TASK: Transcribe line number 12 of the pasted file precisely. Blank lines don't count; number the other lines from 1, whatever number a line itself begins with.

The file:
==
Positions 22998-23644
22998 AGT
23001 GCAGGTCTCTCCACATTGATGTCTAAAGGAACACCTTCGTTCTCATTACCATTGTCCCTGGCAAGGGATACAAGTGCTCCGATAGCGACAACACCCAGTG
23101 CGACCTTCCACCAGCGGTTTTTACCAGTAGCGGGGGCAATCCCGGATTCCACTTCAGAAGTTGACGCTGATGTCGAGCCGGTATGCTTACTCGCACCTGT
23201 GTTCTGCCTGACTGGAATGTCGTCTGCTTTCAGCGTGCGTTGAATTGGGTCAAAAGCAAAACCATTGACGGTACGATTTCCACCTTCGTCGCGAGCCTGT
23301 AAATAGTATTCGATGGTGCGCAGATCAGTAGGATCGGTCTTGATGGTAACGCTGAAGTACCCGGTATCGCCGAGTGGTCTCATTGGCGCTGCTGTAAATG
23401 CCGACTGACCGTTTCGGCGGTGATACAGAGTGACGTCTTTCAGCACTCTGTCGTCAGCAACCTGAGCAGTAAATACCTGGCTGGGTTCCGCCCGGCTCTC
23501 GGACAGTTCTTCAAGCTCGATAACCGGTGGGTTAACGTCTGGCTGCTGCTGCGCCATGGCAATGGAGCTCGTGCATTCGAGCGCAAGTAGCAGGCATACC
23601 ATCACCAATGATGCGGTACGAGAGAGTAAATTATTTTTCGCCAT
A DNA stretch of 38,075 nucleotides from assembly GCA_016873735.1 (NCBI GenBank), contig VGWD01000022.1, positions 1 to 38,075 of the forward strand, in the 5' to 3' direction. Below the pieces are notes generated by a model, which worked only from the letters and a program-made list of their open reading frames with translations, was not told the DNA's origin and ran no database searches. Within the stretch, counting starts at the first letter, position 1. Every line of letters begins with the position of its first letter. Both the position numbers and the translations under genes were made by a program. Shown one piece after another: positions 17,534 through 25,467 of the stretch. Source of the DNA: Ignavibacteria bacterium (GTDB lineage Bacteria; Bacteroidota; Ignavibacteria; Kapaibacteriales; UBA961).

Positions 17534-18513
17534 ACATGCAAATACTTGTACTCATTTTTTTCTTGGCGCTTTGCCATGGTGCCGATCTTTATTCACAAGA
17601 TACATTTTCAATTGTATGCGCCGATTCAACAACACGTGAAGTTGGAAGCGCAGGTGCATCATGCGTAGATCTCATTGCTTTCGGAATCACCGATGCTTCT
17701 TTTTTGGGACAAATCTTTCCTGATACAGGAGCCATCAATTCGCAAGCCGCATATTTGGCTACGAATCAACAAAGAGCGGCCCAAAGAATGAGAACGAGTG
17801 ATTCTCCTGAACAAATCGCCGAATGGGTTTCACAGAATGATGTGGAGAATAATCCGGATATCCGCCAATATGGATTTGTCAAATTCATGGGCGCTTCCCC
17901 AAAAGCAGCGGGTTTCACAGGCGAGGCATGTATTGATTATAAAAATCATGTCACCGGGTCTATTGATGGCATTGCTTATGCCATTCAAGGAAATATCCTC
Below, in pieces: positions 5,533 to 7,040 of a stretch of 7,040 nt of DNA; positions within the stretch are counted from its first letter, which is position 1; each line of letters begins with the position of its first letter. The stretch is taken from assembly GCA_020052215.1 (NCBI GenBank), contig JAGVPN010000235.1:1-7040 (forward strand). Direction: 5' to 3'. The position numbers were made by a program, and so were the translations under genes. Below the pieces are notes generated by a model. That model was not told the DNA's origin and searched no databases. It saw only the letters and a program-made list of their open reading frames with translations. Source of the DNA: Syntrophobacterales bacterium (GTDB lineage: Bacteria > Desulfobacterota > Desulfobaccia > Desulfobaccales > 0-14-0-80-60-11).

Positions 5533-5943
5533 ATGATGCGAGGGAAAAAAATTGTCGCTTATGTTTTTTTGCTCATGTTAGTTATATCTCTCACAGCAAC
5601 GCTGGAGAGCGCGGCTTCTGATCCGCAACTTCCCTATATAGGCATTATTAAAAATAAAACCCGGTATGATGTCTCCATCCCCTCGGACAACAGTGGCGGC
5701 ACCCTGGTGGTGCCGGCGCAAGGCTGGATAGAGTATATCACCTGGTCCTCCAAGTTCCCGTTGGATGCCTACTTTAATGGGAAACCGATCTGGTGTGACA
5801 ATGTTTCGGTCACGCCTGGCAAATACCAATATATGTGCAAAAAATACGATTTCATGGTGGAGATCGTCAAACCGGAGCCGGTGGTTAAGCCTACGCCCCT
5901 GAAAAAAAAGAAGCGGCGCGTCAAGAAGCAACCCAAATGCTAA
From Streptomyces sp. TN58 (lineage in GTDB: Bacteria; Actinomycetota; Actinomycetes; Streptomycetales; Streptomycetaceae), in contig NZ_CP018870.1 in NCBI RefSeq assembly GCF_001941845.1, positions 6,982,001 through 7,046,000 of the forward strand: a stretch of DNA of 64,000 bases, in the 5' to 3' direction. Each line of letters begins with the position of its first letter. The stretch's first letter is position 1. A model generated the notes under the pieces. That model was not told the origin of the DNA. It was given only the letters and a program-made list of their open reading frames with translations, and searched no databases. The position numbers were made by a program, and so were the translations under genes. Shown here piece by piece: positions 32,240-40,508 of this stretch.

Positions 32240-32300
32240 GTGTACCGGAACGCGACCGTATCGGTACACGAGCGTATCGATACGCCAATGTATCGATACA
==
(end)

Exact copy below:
17534 ACATGCAAATACTTGTACTCATTTTTTTCTTGGCGCTTTGCCATGGTGCCGATCTTTATTCACAAGA